No one gets through their teens and tween unscathed, however some people definitely struggle more than others. As I drive into town immediately my chest tightens.

Roanoke reminds me of fighting with myself and my family. It reminds me of pretending to be okay when I wasn’t. It reminds me of feeling helpless. There is this murky cloud that seems to hang over my childhood home in my head and in my heart.

Now, to clarify I’m not bitter nor resentful. I’m not angry nor feel hurt nor guilt about my past – but returning always has this fear attached to it. We could psychoanalyze it to death, but for now I’m coping with it. Here’s how:

  • I’m going to spend my time doing things that make me feel good (regardless of what anyone else wants).
  • I’m going to journal and pray.
  • I’m going to remind myself it’s temporary.
  • I’m going to ask for support.
  • I’m going to say what I need.

The best we can do sometimes is take things as they come. Life is never going to be perfect. Life is never going to be “fixed” for anyone.


But, we can do this.


My name is Erin and This is Where I Stand.

The Meeting That Saved My Life.


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The Meeting That Saved My Life

By: Dawn Sachleben


Meeting at a church on a Friday night at 10pm is not usual for me, this was usually the time I spent in the bar downtown on Main Street. Today was different though I was going to attend my first Alcoholics Anonymous (AA) meeting in support of one of my best friends because he asked me to and that’s what friends do. As we entered and went down to the basement there was a square room with four couches, and an odd assortment of chairs, the space is the home for a vast array of women and men who meet weekly to discuss their addiction journey, as well as to both provide and receive support for their decision to remain sober. At this point I was not ready to admit that I was an alcoholic and I definitely was not an addict. So I sat there drunk out of my mind watching the room continue to fill up. I noticed how friendly everyone was even to complete strangers like me, you could feel the warmth in the room.

The meeting opened with the leader welcoming everyone to the meeting and I observed as each member of the meeting introduced themselves to the group. When they got to me I had no idea what to stay I stumbled over my words, I wanted to blurt out that I was an alcoholic too but how could I? I was only there to support my friend remember. I don’t know what it was about this meeting but I listened and I related to the stories and a few weeks later I attended this meeting sober and that was the beginning of my recovery. My sobriety date is June 5, 2012.

AA is based upon a number of tenets, including the twelve steps and the twelve traditions. The steps include the idea that AA founders “made a searching and fearless moral inventory of ourselves” and “when we were wrong promptly admitted it,” amongst ideas of meditation, making amends, and seeking support through a higher power (Alcoholics Anonymous, 2007, pp. 60-61). The traditions state that the only requirement for membership is a desire to stop drinking, that AA is focused solely on promoting sobriety within an autonomous group, and that anonymity is of upmost importance (Alcoholics Anonymous, 2007). Members read aloud these steps and traditions, as well as an anonymity pledge. In addition to the readings and the open discussion, there is an achievement portion of the meeting where members receive a chip for deferent increments of sobriety. This reward system allows the members of the group to share their accomplishments with the others in the group. AA also has a mentor program in which other members of the group called “sponsors” with a year or more of sobriety guide the newer counterparts toward these goals. They open their arms to alcoholics in all stages of change they do not discriminate. At the end of each meeting we stand, hold hands, and recite the Lord’s Prayer while holding hands. I have found it essential to have support when I was struggling with addiction, as with any lifestyle change. AA is a prime example of how groups support sobriety in individuals if they are willing to follow a program and commit to changing their habits.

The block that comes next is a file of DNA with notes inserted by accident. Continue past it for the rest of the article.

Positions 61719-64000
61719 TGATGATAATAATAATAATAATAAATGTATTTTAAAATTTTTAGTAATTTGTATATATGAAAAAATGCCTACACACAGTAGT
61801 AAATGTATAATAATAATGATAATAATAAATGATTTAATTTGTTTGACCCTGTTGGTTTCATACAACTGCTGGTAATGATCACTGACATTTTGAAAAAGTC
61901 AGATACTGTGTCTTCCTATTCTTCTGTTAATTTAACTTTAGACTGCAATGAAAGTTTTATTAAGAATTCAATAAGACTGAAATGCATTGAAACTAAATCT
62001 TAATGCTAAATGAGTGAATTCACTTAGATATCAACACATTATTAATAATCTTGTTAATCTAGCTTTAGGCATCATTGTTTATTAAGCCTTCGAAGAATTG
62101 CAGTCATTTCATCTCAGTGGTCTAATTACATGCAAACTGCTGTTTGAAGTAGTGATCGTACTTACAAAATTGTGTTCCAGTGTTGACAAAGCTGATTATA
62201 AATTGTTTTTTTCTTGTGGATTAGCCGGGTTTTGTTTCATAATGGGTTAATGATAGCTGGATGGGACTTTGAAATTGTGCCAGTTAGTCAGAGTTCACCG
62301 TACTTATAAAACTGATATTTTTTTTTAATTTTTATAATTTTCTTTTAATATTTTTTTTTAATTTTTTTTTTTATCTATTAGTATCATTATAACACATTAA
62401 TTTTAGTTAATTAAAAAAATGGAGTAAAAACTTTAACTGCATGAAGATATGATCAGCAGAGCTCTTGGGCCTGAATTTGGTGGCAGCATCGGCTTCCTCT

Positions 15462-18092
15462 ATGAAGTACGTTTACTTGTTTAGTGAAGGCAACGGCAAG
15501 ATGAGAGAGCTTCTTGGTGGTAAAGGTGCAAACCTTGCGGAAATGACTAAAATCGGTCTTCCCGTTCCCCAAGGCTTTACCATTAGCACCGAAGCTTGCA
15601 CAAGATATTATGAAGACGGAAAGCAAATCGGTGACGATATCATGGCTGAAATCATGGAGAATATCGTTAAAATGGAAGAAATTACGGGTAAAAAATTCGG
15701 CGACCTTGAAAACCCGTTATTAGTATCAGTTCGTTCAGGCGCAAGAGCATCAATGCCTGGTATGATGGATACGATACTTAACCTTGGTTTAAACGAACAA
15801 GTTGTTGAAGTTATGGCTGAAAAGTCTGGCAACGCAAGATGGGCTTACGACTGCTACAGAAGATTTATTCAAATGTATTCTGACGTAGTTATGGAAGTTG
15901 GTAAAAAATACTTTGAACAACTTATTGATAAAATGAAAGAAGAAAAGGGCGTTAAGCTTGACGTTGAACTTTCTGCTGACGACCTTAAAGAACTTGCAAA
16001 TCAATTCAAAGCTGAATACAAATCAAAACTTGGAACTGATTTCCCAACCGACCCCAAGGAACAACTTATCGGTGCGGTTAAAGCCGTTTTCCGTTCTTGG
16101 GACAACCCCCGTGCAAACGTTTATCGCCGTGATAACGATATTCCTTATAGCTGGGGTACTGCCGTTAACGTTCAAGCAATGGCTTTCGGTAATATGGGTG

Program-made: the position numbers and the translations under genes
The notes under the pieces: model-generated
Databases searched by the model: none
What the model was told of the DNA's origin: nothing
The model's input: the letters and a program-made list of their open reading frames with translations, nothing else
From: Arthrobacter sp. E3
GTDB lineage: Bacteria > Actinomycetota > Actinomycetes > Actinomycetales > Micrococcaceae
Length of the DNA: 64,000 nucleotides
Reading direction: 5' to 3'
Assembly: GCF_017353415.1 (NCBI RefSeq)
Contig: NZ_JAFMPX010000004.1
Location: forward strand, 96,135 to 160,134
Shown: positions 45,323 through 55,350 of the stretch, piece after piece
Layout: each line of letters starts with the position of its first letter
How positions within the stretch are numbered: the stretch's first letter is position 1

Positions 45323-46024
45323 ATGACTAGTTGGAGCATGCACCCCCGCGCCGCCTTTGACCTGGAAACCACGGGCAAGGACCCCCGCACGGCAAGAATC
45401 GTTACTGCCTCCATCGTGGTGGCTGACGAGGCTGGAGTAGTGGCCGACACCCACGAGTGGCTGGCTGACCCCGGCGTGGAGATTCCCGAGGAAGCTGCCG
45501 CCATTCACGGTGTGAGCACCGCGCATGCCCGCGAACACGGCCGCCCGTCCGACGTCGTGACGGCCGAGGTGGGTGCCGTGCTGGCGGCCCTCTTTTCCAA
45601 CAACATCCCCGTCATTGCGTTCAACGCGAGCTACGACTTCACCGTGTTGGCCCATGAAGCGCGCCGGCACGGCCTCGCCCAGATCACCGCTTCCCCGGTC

AA and NA saved my life, if you need help with substance abuse do not be afraid to look for help in these types of groups they will welcome you with open arms.

 My name is Dawn and this is Where I Stand.

Transition trouble…. Why can’t I just pull it together?


My mom says I’ve always hated change. I wish she was wrong. Even the thought and idea of impending changes makes my palms sweat. After everything, you think I’d be used to it by now.

My treatment team throws out words: coping, surviving, managing, regulating and I want to scream. Is that really what I’m going to be doing for the rest of my life? Is that what my days, weeks, months and years are going to be filled with? Is that what recovery is?

It’s hard for me to wonder if I was made wrong or incomplete or broken because as I look around the rest of the world just seems to be going with it as my heels are dug deep into the ground and I’m kicking and screaming “DONT MAKE ME.”

Filled with anger and frustration I think, “This isn’t enough. I want more. I need more. I deserve more.” We all do. We’re not here to cope, survive, manage, and regulate ourselves. We’re here to live.

Living with a mental illness (in recovery or relapse) isn’t easy, it isn’t a choice, nor glamorous. It’s constant hard work that often times you don’t want to do. Getting frustrated is normal. Giving up isn’t optional.

I consider myself one of the lucky ones. I’ve found recovery through millions of professionals, programs, conversations with God, medications, and the undeniable will of those around me. But, recovery doesn’t  mean a magic wand has been waved and you’re cured – no, it simply means you’ve learned how to maintain your wellness through work and support.

For me, I regulate, I manage, I survive, I cope so that I may live.

My name is Erin and This is Where I Stand.